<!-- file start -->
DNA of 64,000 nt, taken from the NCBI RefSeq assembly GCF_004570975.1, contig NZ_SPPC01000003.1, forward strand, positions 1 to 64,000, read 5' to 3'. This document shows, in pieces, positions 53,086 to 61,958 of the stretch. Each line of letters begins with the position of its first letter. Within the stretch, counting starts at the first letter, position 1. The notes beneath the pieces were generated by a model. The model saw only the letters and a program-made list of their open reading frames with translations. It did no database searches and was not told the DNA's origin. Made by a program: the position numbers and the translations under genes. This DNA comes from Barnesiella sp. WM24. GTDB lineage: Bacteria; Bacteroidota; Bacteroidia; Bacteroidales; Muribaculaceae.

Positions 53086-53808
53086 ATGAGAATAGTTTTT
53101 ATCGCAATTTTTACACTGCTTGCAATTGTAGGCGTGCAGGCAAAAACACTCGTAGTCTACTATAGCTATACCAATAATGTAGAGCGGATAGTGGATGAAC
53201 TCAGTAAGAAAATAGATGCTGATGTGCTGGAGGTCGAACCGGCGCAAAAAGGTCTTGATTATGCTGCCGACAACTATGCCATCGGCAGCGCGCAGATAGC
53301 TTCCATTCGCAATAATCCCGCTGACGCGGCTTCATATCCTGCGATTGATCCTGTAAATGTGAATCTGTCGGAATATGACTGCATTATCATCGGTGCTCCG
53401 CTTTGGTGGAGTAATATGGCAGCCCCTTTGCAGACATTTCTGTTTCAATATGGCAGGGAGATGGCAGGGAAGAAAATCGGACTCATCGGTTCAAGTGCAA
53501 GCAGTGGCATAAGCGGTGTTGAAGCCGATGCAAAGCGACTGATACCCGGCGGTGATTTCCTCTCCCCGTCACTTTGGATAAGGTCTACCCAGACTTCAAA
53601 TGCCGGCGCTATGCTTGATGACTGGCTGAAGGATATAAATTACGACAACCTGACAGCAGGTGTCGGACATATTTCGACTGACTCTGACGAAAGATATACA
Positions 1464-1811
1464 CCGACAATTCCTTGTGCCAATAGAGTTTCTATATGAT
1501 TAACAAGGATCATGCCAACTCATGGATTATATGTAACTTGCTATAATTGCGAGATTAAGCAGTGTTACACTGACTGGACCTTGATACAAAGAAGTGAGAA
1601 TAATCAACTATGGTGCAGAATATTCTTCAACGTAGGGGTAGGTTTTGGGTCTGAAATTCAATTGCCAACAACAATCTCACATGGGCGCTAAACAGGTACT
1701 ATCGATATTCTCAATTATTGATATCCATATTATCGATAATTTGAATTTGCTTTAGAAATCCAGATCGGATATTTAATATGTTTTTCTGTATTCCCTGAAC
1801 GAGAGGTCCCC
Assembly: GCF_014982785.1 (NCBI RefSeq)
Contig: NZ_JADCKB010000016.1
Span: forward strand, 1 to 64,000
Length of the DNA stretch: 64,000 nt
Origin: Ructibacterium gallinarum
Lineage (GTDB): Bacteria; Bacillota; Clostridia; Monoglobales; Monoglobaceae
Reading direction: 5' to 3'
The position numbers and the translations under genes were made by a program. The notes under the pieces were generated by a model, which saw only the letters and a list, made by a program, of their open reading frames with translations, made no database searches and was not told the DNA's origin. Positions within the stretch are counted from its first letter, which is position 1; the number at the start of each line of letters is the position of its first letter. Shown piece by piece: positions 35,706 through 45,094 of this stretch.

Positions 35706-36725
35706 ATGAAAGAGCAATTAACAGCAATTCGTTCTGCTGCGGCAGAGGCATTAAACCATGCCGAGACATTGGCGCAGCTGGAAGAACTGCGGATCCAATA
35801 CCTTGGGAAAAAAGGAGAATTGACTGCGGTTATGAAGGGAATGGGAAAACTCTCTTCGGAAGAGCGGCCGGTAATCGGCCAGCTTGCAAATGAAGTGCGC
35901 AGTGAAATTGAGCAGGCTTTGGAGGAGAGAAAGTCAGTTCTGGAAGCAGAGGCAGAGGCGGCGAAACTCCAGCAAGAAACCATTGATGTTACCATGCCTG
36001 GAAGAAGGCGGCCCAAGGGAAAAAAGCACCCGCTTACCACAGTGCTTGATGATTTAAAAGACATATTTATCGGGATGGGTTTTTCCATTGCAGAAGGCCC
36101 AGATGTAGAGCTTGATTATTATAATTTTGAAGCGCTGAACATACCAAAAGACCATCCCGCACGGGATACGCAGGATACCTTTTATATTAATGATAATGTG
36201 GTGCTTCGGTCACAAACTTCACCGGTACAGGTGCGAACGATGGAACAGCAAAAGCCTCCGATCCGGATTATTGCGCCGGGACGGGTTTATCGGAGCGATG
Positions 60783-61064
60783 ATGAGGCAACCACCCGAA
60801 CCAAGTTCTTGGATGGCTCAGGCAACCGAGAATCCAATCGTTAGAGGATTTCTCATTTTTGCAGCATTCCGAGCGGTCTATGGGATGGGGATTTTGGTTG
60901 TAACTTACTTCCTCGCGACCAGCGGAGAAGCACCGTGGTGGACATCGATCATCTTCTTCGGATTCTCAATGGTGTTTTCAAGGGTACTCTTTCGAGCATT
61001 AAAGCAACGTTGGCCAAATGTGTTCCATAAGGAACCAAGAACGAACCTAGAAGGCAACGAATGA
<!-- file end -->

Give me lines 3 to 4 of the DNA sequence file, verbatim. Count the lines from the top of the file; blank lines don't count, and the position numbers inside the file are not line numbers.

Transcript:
53086 ATGAGAATAGTTTTT
53101 ATCGCAATTTTTACACTGCTTGCAATTGTAGGCGTGCAGGCAAAAACACTCGTAGTCTACTATAGCTATACCAATAATGTAGAGCGGATAGTGGATGAAC